Research software code is likely to remain a tangled mess

Derek Jones from The Shape of Code

Research software (i.e., software written to support research in engineering or the sciences) is usually a tangled mess of spaghetti code that only the author knows how to use. Very occasionally I encounter well organized research software that can be used without having an email conversation with the author (who has invariably spent years iterating through many versions).

Spaghetti code is not unique to academia, there is plenty to be found in industry.

Structural differences between academia and industry make it likely that research software will always be a tangled mess, only usable by the person who wrote it. These structural differences include:

  • writing software is a low status academic activity; it is a low status activity in some companies, but those involved don’t commonly have other higher status tasks available to work on. Why would a researcher want to invest in becoming proficient in a low status activity? Why would the principal investigator spend lots of their grant money hiring a proficient developer to work on a low status activity?

    I think the lack of status is rooted in researchers’ lack of appreciation of the effort and skill needed to become a proficient developer of software. Software differs from that other essential tool, mathematics, in that most researchers have spent many years studying mathematics and understand that effort/skill is needed to be able to use it.

    Academic performance is often measured using citations, and there is a growing move towards citing software,

  • many of those writing software know very little about how to do it, and don’t have daily contact with people who do. Recent graduates are the pool from which many new researchers are drawn. People in industry are intimately familiar with the software development skills of recent graduates, i.e., the majority are essentially beginners; most developers in industry were once recent graduates, and the stream of new employees reminds them of the skill level of such people. Academics see a constant stream of people new to software development, this group forms the norm they have to work within, and many don’t appreciate the skill gulf that exists between a recent graduate and an experienced software developer,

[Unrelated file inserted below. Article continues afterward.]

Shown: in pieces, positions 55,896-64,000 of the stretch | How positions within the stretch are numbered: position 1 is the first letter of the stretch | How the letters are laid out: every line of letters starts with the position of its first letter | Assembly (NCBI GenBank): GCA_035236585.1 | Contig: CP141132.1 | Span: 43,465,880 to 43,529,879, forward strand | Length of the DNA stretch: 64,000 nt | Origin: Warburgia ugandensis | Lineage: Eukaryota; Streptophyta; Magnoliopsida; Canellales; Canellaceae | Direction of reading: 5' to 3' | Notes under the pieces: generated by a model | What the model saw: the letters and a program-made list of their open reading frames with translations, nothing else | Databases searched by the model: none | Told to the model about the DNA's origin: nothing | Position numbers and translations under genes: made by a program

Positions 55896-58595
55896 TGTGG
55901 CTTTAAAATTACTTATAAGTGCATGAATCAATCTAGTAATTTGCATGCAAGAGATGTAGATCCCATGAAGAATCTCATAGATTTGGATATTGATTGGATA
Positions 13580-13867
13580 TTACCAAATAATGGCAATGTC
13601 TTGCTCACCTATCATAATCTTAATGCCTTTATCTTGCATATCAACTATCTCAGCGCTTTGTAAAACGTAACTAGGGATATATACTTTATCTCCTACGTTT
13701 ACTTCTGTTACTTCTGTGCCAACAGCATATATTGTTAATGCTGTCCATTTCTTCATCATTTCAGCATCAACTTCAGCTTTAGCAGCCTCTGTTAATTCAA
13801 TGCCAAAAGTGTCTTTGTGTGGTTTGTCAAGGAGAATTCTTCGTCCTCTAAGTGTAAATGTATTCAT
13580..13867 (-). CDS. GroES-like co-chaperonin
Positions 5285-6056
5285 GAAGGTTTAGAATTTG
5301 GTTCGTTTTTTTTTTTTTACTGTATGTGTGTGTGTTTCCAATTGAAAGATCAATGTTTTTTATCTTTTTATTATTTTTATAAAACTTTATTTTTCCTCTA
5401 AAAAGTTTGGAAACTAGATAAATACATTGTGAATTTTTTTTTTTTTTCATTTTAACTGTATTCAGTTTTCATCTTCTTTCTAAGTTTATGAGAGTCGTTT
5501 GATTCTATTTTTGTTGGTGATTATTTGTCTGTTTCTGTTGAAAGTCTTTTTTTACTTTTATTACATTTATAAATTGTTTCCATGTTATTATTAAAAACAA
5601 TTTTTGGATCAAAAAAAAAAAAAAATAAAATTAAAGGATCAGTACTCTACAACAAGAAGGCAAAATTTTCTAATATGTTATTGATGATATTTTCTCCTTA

• paid a lot less. The handful of very competent software developers I know working in engineering/scientific research are doing it for their love of the engineering/scientific field in which they are active. Take this love away, and they will find that not only does industry pay better, but it also provides lots of interesting projects for them to work on (academics often have the idea that all work in industry is dull).

    I have met people who have taken jobs writing research software to learn about software development, to make themselves more employable outside academia.

Does it matter that the source code of research software is a tangled mess?

The author of a published paper is supposed to provide enough information to enable their work to be reproduced. It is very unlikely that I would be able to reproduce the results in a chemistry or genetics paper, because I don’t know enough about the subject, i.e., I am not skilled in the art. Given a tangled mess of source code, I think I could reproduce the results in the associated paper (assuming the author was shipping the code associated with the paper; I have encountered cases where this was not true). If the code failed to build correctly, I could figure out (eventually) what needed to be fixed. I think people have an unrealistic expectation that research code should just build out of the box. It takes a lot of work by a skilled person to create to build portable software that just builds.

Is it really cost-effective to insist on even a medium-degree of buildability for research software?

I suspect that the lifetime of source code used in research is just as short and lonely as it is in other domains. One study of 214 packages associated with papers published between 2001-2015 found that 73% had not been updated since publication.